The two most important factors with insurance are the premium (how much you pay each month) and the deductible (how much you pay to file a claim and receive money from your insurance company). Your car insurance premium may cost $100 a month with a $500 deductible.

That means if you get into an accident and do $600 worth of damage to your car, you’ll have to pay the $500 deductible before your insurance covers the rest.

Car insurance.

Most companies offer a multi-car discount for families with more than one automobile. Premium rates vary based on how much coverage you have, so don’t base your judgment solely on how much you’ll pay each month.

For example, coverage for uninsured or underinsured drivers is optional, but often a good idea. When I got hit by an uninsured driver, my car suffered $3,000 worth of damage. My insurance company handled everything because I’d opted for that extra coverage.

This is a common theme in every area of insurance: risk tolerance. You need to toe the line between how much you’re willing to pay monthly, and how comfortable you are with the risk of being caught uninsured. In an ideal world, we could all afford comprehensive coverage in every area, but the real world is a little more restrictive.

Renters insurance.

Lee Huffman, who owns several rental properties, says he always recommends renters insurance to his tenants. Most renters policies cost less than $20 a month, but can reimburse you in case your valuables are stolen or damaged.

“As a rental property investor, we remind our renters that the landlord’s insurance covers the building only,” he says. “It does not cover any of the personal items of the renters, nor does it cover the renter in case someone gets hurt and tries to sue them.”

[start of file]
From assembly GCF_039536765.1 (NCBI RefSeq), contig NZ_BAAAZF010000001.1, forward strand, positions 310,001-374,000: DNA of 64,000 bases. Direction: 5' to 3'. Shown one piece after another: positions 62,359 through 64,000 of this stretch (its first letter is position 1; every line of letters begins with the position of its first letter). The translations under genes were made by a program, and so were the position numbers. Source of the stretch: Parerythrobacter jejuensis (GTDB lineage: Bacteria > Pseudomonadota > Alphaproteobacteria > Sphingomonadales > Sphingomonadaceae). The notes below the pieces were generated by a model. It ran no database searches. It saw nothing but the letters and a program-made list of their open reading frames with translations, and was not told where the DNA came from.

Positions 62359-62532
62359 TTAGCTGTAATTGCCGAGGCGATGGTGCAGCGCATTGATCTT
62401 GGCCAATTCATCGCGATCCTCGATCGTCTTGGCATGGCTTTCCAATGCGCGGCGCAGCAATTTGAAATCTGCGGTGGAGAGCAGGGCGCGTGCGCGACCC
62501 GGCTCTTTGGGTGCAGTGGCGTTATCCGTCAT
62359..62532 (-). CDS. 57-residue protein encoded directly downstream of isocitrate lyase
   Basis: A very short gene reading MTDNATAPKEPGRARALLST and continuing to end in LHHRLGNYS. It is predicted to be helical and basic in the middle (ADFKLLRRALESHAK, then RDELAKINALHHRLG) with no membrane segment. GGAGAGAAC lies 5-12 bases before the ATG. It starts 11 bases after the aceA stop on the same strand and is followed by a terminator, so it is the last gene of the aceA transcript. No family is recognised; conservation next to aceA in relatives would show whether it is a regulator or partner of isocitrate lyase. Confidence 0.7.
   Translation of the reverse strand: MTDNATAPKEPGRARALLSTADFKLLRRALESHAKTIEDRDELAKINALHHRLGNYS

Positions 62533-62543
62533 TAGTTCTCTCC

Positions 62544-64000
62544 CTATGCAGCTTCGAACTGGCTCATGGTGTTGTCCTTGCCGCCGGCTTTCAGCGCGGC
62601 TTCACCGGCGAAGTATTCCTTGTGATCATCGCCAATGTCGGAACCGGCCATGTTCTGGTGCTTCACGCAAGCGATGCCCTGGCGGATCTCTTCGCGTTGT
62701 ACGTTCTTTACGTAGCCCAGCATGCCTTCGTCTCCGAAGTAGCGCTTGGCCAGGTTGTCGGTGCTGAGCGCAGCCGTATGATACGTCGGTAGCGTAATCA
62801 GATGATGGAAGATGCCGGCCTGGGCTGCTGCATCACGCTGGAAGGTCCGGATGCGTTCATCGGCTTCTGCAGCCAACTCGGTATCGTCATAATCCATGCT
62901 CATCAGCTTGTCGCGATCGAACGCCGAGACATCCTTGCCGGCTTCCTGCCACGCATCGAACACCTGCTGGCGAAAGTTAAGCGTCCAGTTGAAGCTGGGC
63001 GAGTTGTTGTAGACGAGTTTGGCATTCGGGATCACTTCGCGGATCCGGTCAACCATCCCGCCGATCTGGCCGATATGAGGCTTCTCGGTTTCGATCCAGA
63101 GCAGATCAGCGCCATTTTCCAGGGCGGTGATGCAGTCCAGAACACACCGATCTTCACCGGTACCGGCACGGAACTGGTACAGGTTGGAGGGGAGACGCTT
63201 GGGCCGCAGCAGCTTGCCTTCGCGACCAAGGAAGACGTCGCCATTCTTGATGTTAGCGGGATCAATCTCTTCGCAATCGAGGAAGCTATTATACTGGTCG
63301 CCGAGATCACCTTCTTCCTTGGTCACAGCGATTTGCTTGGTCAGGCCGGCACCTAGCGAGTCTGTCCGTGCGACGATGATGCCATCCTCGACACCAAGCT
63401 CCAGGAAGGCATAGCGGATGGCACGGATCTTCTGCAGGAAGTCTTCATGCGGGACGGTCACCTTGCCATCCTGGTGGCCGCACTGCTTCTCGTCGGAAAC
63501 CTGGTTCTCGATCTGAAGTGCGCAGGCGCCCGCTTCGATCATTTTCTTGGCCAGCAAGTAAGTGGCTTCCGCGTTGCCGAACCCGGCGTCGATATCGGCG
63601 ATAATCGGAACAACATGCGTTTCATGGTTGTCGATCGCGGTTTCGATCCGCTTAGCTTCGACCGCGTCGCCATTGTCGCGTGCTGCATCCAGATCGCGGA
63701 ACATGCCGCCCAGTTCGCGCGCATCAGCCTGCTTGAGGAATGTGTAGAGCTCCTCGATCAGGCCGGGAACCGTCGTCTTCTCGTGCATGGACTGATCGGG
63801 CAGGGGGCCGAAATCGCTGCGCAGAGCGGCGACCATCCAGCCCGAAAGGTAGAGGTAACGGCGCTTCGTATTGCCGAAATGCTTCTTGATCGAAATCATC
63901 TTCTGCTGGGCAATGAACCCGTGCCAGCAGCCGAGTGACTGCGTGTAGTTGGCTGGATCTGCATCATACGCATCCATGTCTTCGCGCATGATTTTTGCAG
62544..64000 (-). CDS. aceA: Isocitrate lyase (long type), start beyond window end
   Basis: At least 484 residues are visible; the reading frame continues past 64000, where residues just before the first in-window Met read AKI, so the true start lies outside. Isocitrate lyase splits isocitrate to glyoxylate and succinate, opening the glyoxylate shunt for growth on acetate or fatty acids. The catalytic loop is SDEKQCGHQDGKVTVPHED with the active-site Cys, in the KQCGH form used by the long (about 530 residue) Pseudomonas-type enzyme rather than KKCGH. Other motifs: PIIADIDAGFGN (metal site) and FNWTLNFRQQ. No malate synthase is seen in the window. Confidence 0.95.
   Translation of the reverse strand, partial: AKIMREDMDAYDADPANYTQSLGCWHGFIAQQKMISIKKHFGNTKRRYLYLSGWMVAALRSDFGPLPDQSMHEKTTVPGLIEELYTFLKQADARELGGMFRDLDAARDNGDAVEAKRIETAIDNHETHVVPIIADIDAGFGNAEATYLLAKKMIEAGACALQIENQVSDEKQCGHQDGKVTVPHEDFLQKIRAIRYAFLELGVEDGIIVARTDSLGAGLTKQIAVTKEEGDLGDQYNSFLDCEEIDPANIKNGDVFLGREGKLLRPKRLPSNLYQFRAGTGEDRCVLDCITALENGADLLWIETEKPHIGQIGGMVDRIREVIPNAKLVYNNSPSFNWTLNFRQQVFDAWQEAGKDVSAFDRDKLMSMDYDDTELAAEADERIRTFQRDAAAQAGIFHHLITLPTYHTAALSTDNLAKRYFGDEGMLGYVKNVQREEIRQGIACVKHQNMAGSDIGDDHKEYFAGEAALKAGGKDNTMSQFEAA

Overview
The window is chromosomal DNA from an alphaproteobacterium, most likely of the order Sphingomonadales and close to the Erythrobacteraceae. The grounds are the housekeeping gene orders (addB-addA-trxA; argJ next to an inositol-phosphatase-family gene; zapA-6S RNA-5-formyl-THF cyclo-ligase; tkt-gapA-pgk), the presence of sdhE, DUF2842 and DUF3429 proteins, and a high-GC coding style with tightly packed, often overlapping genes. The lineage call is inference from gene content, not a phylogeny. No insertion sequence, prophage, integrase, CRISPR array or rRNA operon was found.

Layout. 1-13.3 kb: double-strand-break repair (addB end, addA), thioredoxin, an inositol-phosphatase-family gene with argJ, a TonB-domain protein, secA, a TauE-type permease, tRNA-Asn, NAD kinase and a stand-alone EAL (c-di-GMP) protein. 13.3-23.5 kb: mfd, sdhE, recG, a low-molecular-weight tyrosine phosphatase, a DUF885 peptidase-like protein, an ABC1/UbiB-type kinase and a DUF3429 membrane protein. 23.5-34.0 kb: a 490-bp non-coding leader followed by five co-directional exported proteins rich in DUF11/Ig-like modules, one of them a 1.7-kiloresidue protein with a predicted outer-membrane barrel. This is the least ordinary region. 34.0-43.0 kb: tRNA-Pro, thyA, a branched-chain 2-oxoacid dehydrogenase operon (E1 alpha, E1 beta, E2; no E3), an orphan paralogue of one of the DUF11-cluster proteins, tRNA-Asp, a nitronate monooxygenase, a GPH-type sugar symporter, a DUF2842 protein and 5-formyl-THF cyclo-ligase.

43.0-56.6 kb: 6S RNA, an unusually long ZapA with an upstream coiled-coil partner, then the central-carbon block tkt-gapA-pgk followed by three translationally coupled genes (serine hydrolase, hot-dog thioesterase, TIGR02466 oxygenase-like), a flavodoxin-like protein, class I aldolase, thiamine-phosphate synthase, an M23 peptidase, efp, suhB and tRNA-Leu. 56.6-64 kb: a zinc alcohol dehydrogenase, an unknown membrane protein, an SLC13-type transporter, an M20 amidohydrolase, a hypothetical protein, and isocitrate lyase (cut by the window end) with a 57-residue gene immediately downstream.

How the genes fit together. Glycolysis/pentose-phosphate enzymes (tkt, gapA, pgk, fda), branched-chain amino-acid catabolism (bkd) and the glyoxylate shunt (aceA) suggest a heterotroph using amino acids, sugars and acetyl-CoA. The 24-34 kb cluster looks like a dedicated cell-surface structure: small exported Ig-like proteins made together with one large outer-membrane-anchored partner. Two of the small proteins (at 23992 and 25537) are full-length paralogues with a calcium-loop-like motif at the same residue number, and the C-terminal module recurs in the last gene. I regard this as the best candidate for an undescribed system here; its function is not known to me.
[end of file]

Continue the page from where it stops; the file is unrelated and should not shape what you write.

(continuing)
Take pictures of your most prized possessions and keep receipts for anything valuable. Those will help if they’re lost or damaged and you need to file a claim.

Health insurance.

The Affordable Care Act requires that you have health insurance or pay a fine. This year the fine will be 2.5% of your income or $695 per adult — whichever is greater. For example, if you have an adjusted gross income of $40,000, your fine will be $1,000.

One hospital visit can bankrupt you when you don’t have health insurance. You are your most valuable asset, so make sure that’s covered. Millennials in good health are often fine purchasing a high-deductible plan and paying a smaller premium. You can use a Health Savings Account in conjunction with your high-deductible plan for even better results.

Life insurance.

This type of insurance is vital if there’s someone relying on your income, like a spouse or child. If your spouse dies, can you afford to live without them? Can you pay the mortgage by yourself? Can you raise your child on one income? Single parents should consider purchasing life insurance so their children will have protection in case they pass away.